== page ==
Parallel Process at White House - Unbeknownst to Prosper’s group, the White House is crafting its own version of military commissions or tribunals (see Late October 2001). When President Bush issues his executive order creating military tribunals (see November 13, 2001), Prosper and his group will first learn about it by watching the nightly news. [Savage, 2007, pp. 138]

Entity Tags: US Department of Justice, US Department of State, William J. Haynes, Timothy E. Flanigan, Pierre-Richard Prosper, John Bellinger, Beth Nolan, Alberto R. Gonzales, Scott McClellan, Jay S. Bybee, John Ashcroft, David S. Addington

Timeline Tags: Torture of US Captives, Civil Liberties

Deputy White House counsel Timothy Flanigan presents his subordinate, associate counsel Bradford Berenson, with a draft presidential order he has written establishing military tribunals for suspected terrorists. The draft order declares that President Bush is invoking his wartime powers as commander in chief to establish a system of military tribunals, sometimes called military commissions.
Commissions More 'Flexible' - In the White House’s view, military tribunals offer several advantages over either civilian court trials or military courts-martial, as is being discussed in the interagency working group on prosecuting terrorists at the State Department (see Shortly Before September 23, 2001). Civilian trials would be subject to public scrutiny and media spectacle, and would pose a problem of security risks. Military courts-martial are quite rigid in their procedures and rules of evidence. Military commissions, as envisioned by Flanigan and the two other White House lawyers who put together the scheme—Berenson and David Addington, the chief counsel for Vice President Cheney—would offer more “flexibility” for the use of evidence gathered either under battlefield conditions or in interrogations, evidence that might not meet the standards of either a court-martial or a civilian trial. And, as author Charlie Savage will later note, “commissions enhanced presidential power by concentrating the process in the executive branch alone.”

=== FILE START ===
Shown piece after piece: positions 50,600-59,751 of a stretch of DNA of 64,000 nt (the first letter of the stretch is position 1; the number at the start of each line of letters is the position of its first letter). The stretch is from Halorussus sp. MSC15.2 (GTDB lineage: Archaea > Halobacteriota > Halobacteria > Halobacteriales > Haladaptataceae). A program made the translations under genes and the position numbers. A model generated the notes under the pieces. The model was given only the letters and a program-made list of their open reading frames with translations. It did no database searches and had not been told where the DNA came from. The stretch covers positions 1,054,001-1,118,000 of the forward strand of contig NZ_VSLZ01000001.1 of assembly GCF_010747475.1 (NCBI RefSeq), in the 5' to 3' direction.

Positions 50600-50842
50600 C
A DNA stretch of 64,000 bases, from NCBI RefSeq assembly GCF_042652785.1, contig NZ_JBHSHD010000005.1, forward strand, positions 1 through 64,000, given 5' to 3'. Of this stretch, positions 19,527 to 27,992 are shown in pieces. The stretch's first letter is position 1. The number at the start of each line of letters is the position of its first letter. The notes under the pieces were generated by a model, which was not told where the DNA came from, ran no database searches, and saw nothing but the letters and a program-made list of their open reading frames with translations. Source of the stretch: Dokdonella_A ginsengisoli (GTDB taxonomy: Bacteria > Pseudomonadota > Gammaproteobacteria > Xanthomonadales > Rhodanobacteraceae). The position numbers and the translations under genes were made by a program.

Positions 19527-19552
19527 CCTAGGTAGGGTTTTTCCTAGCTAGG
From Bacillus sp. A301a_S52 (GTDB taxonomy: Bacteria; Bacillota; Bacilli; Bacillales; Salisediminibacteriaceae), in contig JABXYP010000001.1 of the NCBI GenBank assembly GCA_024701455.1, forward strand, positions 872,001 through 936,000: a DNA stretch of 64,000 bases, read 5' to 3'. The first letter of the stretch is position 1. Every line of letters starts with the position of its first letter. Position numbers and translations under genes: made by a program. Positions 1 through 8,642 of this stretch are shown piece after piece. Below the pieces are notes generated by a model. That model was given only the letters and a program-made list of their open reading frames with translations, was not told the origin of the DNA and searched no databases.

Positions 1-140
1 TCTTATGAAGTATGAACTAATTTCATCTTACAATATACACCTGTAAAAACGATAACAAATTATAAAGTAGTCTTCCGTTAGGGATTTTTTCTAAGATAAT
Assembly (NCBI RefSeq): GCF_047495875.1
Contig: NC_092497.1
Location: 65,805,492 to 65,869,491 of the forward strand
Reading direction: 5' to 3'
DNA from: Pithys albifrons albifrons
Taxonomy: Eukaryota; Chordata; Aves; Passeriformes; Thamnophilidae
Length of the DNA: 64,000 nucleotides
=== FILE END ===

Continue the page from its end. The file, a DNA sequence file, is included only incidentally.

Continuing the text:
A 'Relic' - Savage will explain: “Under normal trials, Congress defines a crime and sets the sentence for it; the executive branch investigates and prosecutes people who are accused of committing the crime; and the judicial branch runs the trial, decides whether to admit evidence, determines whether the defendant is guilty or innocent, and hears any appeal. With a military commission, all these powers were collapsed into the hands of the armed forces and, ultimately, their commander in chief. Although fairly common in nineteenth-century conflicts, military commissions were a relic: They had not been used by the United States since World War II.”
Support from Justice Department Lawyer - Their work will be bolstered when Justice Department lawyer Patrick Philbin issues a secret memo declaring that the president has the inherent authority to order military commissions (see November 6, 2001). Flanigan, Berenson, and Addington never inform the interagency working group of their own work, although they made use of the working group’s research. Flanigan, Berenson, and Addington cite Philbin’s memo as the definitive word on the president’s authority. When President Bush announces the order establishing the commissions (see November 13, 2001), the order abruptly short-circuits the interagency working group and renders its work irrelevant. [Savage, 2007, pp. 134-135]